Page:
Sunday, May 4, 2014

A Psychotic vs. Romeo & Juliet

Editor's Note: I don't feel bad about writing this, if that's what you're thinking. What? Should I feel guilty? I'm sorry, I don't see it that way. Thank you for your kind indulgence. Editor out!

Have you ever been attracted to a girl, and say you become something of a couple, and then you're invited over to meet her parents? That happened to me once. I can still see (in my mind's eye) her father sitting in the corner, in an easy chair, reading the paper. He barely looked up at me, and whatever acknowledgement he gave of my presence was very much like a dismissing growl. Not a good experience. But at least I got out of there alive, unlike this other guy I heard of...

They had to reconstruct exactly what happened from the girl's sworn testimony. Because the boy didn't make it out. The father actually made it, but he was such a psychotic, his testimony would be worthless, sworn or not.

It was just like my situation, she took him home to meet her father. Mom apparently wasn't in the picture. As it happened, Dad was in the bathroom with the door open, right off the hallway, so she took the boy there. Dad was shaving with one of those Norelco-type electric jobs. You know the type? They're strictly no fuss, no muss...

Of course the father looked out the door askance at the boy, being sensitive to such things, meeting new people, possible boyfriends. I'd guess it'd have something to do with a house being a man's castle, but it's just as likely there was more of a personal revulsion, because, as we'll learn later, he was completely psychotic. Which can be a bad scene.

But it was the boy who started having a reaction to seeing the dad with the Norelco-like device. Which could've been a reaction based on something physical at the scene, like pheromones. I know that's common. It sounds like he sensed death. The girl said he whispered something about being worried, and she could see him sweating, like he was afraid the father might do something in despair, like cutting his wrists with the shaver.

I can only imagine what he was thinking: What chance will I have with her if I'm responsible for her father's death, him bleeding to death in a bathroom she'd never be able to use again in perfect peace? That's an entirely logical question to ask oneself. I know I wouldn't be comfortable under those circumstances, unless I really had to go.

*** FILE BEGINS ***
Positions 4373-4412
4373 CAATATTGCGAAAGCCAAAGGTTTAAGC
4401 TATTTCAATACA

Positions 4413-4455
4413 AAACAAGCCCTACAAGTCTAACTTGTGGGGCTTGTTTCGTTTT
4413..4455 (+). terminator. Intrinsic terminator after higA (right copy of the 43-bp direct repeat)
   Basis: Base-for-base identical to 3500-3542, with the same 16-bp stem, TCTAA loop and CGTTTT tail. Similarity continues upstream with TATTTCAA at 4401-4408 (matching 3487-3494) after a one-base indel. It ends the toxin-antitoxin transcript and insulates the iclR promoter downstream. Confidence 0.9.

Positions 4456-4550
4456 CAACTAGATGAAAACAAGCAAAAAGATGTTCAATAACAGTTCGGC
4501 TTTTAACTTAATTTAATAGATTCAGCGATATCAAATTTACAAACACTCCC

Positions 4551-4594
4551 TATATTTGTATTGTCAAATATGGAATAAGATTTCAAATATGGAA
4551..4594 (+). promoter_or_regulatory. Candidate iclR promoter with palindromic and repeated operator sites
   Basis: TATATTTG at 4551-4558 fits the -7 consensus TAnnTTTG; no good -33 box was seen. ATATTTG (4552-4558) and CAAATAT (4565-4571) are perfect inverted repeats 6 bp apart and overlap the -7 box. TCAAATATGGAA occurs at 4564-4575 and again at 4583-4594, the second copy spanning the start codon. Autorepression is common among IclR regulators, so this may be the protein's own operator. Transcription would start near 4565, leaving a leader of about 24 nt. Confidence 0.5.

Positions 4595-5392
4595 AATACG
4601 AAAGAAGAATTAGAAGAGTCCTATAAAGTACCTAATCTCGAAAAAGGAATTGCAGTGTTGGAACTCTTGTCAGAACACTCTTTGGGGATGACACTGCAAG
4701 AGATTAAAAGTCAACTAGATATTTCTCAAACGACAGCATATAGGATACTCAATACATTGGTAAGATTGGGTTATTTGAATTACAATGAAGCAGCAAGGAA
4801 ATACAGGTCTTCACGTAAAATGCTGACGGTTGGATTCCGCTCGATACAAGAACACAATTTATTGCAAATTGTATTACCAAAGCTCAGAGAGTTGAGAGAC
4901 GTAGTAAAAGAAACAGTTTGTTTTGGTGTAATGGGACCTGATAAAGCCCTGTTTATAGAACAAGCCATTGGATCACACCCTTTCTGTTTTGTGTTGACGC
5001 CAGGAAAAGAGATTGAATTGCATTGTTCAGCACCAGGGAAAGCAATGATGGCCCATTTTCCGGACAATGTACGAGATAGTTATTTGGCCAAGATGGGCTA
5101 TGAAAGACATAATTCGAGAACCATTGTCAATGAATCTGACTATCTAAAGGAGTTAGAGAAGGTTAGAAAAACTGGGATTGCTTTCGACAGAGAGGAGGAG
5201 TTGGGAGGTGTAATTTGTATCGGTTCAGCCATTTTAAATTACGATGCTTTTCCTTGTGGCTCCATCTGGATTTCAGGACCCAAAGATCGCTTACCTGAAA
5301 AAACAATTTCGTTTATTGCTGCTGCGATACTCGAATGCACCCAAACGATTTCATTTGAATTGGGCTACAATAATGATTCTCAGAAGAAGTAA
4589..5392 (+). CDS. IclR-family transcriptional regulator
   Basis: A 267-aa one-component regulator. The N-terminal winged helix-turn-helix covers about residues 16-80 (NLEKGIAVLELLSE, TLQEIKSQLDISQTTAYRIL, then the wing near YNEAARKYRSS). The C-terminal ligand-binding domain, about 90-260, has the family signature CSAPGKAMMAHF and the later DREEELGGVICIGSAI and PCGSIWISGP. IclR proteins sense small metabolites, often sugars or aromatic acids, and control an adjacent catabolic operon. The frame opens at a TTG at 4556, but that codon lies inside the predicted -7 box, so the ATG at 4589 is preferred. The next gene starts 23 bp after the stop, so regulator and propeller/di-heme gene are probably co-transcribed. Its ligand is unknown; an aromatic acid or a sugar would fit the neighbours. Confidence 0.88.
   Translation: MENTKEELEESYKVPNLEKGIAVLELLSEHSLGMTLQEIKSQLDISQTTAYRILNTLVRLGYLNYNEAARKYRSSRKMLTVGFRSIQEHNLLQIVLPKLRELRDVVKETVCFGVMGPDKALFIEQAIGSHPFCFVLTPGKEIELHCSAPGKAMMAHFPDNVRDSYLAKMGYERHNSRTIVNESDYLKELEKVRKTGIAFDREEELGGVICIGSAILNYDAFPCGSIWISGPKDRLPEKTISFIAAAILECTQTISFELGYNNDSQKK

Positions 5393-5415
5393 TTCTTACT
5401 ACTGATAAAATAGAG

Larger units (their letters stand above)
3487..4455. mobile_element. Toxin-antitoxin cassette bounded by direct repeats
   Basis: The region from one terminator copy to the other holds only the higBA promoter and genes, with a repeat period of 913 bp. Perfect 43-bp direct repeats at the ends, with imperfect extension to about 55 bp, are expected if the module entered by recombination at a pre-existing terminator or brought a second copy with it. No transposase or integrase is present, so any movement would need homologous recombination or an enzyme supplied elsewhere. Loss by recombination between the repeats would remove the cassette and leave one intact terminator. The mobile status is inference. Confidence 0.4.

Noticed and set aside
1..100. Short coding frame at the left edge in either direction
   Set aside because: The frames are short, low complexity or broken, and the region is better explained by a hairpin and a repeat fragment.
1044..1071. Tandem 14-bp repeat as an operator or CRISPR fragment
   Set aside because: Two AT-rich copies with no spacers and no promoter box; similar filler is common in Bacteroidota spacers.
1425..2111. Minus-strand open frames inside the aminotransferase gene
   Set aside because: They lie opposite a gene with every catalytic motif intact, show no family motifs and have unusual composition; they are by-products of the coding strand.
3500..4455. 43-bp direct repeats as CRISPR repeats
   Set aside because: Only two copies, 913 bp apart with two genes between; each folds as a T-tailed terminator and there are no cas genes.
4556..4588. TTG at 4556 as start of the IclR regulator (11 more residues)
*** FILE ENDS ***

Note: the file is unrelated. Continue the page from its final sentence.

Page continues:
The best thing the boy could do -- the only thing, really -- was treat her dad somewhat warily, lest he have an active psychosis thing going. It's obviously a bad combination when you have a sharp razor and an active psychosis. You'd have to think, He might fly around the room killing us all, not just himself but me and his daughter. It'd be Romeo and Juliet all over, a perfect one for one parallel.

Really, though, what is it with psychotics and weapons? They're not able to do one single other thing right in life -- cause and effect completely elude them. But there is one thing they're good at, weapons and complete destruction; that they're good at!

OK, this is where the girl's sworn testimony comes in. The boy handles the threatening situation based on something he saw on TV, where they brought in a guy's aged mother to talk him down. Going on the assumption that if the guy's psychotic, and not good at any cause and effect sequence apart from weapons, it would stand to reason that portraying his mother might do the trick.

So the boy whispers to the girl, "What's your paternal grandmother's first name? "Grandma?" "No, her actual name." "Wilma."

"Hello, sonny, I'm your old mother Wilma. I want you to listen to me and behave," and he goes on with that line of thinking, very simple and direct instructions or commands. The dad goes, "Mom, you've changed."

"No, no, sonny," the boyfriend said, "I'm the same old mother you've always loved. Back among the living and feeling better than ever."

Like that, then, he's calming the guy down more ... more ... ever more, and finally takes possession of the shaver. But suddenly the dad lunges for a knife behind the towels, comes at the boyfriend, and immediately kills his "mother." To me this is the ultimate proof of his psychosis, although some readers might surmise it was an Oedipal thing. I really wouldn't disagree, but it's that from a psychotic point of view.

And so it's true, they were Romeo and Juliet, paralleled. Shakespeare was right about so many things, including the biggest from Romeo and Juliet: Some families simply should not intermarry. Because there's bound to be trouble. The parallels are beyond spooky.

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